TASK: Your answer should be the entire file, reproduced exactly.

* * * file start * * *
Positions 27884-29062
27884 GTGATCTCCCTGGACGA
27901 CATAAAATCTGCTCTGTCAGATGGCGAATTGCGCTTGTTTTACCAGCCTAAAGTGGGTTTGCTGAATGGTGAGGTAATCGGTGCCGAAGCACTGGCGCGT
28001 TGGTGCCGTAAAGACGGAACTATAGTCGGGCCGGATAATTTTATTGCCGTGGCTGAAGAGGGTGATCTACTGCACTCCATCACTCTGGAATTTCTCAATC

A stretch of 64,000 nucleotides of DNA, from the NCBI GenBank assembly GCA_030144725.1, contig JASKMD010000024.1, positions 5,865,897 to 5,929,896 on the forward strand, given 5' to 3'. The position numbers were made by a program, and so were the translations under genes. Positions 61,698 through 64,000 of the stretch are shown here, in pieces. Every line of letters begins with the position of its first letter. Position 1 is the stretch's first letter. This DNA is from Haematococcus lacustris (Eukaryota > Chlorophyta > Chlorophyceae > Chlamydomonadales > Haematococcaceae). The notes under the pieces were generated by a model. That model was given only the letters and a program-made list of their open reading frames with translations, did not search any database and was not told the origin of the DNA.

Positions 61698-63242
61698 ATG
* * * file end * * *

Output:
Positions 27884-29062
27884 GTGATCTCCCTGGACGA
27901 CATAAAATCTGCTCTGTCAGATGGCGAATTGCGCTTGTTTTACCAGCCTAAAGTGGGTTTGCTGAATGGTGAGGTAATCGGTGCCGAAGCACTGGCGCGT
28001 TGGTGCCGTAAAGACGGAACTATAGTCGGGCCGGATAATTTTATTGCCGTGGCTGAAGAGGGTGATCTACTGCACTCCATCACTCTGGAATTTCTCAATC

A stretch of 64,000 nucleotides of DNA, from the NCBI GenBank assembly GCA_030144725.1, contig JASKMD010000024.1, positions 5,865,897 to 5,929,896 on the forward strand, given 5' to 3'. The position numbers were made by a program, and so were the translations under genes. Positions 61,698 through 64,000 of the stretch are shown here, in pieces. Every line of letters begins with the position of its first letter. Position 1 is the stretch's first letter. This DNA is from Haematococcus lacustris (Eukaryota > Chlorophyta > Chlorophyceae > Chlamydomonadales > Haematococcaceae). The notes under the pieces were generated by a model. That model was given only the letters and a program-made list of their open reading frames with translations, did not search any database and was not told the origin of the DNA.

Positions 61698-63242
61698 ATG